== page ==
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14

You're likely to find that artists that have basslines that stick out well on both proper studio monitors as well as crappy laptop speakers are utilizing a bunch of layering of sounds to create a cohesive bass sound that spans various frequencies (besides the low ones you'd expect). Even when I'm using a bass sound that is essentially a sub (sine wave) bass,...


8

Using a higher order filter will give you a greater roll-off slope in the filters stop-band. So a 1st order filter has a roll-off slope of -6db/octave, 2nd order filter has a roll-off slope of -12db/octave, 3rd order filter has a roll-off slope of -18db/octave, 4th order filter has a roll-off slope of -24db/octave, etc. This means the filter does not act ...


6

Your real problem is most likely recording technique and possibly the gear you're using. A good sound recorded properly doesn't need any EQ to sound professional. Where you place your microphone is the most important thing in capturing a sound and works just like EQing when in the right hands.


5

-- edit -- this question piqued my curiousity enough that I ran a test for the tonebenders podcast. Check out the results here: http://www.tonebenders.net/tonebenders-episode-seventeen-questions-ozone-and-plural-eyes/ -- edi t-- I honestly think this is a good question that's worthy of a little thoughtfulness. IMO it is possible to eq one mic's ...


5

To get the Kickdrum out of Laptopspeakers -> Layer a small click sound, rimshot, hi hat, etc. To get the Bass out -> layer it with saws or use parallel distortion or fm to get some higher harmonics out edit: also the right amount of white and pink noise can give the impression of a burst -> helps with those edm genres to give a big bass drop on small ...


4

You can use something like Waves MaxxBass or RBass to create upper harmonics that can be heard on smaller speakers. You could also saturate or distort the mid to high end on a separate track and blend it in with the original.


3

Those combined EQ + spectroscopes can seem a bit misleading. The curve on your EQ isn't always what's actually happening, and similarly metering is only an averaging of the signal because audio is a much faster rate than your monitor. With a regular eq it's really more about using your ears to find something that works. You might be better off using an FFT ...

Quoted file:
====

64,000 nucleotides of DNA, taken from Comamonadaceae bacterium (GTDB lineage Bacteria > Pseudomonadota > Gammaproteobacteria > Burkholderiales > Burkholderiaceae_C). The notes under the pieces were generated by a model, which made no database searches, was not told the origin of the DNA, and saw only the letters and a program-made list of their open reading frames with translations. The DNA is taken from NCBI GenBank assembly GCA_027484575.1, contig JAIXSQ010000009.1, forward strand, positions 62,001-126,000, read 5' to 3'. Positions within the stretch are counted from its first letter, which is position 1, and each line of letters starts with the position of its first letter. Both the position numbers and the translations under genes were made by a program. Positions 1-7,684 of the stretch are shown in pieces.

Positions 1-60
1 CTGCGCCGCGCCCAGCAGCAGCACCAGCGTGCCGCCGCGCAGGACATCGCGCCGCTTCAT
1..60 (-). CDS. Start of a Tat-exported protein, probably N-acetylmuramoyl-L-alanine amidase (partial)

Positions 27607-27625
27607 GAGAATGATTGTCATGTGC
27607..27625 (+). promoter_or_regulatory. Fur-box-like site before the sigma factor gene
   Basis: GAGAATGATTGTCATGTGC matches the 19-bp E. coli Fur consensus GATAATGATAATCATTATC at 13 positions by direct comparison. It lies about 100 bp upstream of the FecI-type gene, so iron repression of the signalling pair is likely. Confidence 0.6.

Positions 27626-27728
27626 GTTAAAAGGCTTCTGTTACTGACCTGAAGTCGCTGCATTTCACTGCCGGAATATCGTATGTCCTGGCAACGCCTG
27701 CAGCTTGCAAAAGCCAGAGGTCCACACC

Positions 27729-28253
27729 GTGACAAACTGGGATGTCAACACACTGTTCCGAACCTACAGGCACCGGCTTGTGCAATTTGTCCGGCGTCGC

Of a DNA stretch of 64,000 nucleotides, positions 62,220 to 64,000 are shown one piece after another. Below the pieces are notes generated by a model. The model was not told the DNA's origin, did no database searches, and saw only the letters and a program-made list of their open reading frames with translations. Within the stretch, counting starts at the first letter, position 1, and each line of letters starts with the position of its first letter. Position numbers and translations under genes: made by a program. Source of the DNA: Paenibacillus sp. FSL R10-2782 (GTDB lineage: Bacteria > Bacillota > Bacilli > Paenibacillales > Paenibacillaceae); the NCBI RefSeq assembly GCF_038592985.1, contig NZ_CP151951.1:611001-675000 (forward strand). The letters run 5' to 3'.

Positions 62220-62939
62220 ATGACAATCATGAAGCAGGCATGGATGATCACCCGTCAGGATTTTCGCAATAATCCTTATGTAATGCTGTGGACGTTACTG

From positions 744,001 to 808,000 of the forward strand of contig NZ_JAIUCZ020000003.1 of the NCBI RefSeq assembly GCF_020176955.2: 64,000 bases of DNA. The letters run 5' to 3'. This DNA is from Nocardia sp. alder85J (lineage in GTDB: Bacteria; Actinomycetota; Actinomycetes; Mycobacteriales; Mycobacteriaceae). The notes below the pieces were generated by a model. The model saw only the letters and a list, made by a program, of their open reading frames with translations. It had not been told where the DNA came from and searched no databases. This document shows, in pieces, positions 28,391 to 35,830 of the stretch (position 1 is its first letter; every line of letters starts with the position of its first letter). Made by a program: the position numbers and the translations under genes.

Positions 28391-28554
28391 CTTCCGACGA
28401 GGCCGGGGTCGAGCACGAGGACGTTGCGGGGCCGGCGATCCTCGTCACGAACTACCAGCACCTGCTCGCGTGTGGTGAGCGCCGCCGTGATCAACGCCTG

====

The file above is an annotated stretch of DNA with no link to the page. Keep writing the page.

3

I found boosting the basslines in the 800hz area helps on laptops and only gives a little more clarity on other systems without making it overpowering.


3

You would probably want to use the insert so the signal passes through the preamp on your mixer before hitting the equalizer.


3

There is a logic to your argument, but the problem arises from the fact that there are thousands of models of consumer speaker, all with their own way of 'flattering' the sound. If you mix on one pair, it may become bass heavy on another. The idea behind studio monitors is that the sound is as neutral as possible, so that the mix will more or less be ...


2

I hope this one helps: Your hearing localizes the directions of sounds either by interpreting frequency dependent level-differences and/or the interaural time-delay between your ears. On the horizontal plane, you mostly localize the direction by interpreting time-delays. As far as I remember the highest frequency this works for is near 1,6 kHz. On the ...


2

It's based on the assumption that studio speakers sound "flat" (and it's technically true as well, because they're designed to sound flat/neutral/clinical/accurate) and thus represent "the average" of all sorts of colorizing. I.e. if the mix is done on a system that sounds "flat", then all colorizing to one direction or another will be less compared to ...


2

First of all: An EQ can not add something to a sound that is not there!!!! This is a very important fact, as a lot of beginners feel like they need to put on a magic frequency response in the EQ to make a sound big or stand out. But there are roughly 3 situations where you want to use an EQ: On all of those as a rule of thumb: Wide Q boots and small Q ...


2

The simplest way is to find some free gunshot sound effects online. If you need to create your own it can be done by layering 2-3 basic sounds. Start with a cookie sheet being hit against something (try to get a few different sounds from the hits). The cookie sheet will give you the metallic sound on top and should be the root sound. The next part of the ...


2

This is not possible by traditional, analogue means. As said by Bit Depth, such filters have a property called the order. What that means: the response of a filter of order n can be written as               ( an ⋅ ωn + an-1 ⋅ ωn-1 + ... + a2 ⋅ ω2 + a1 ⋅ ω + a0 ) A(ω) =  ———————————————————————               ( bn ⋅ ωn + bn-1 ⋅ ωn-1 + ... + b2 ⋅ ω2 + b1 ⋅ ω +...


2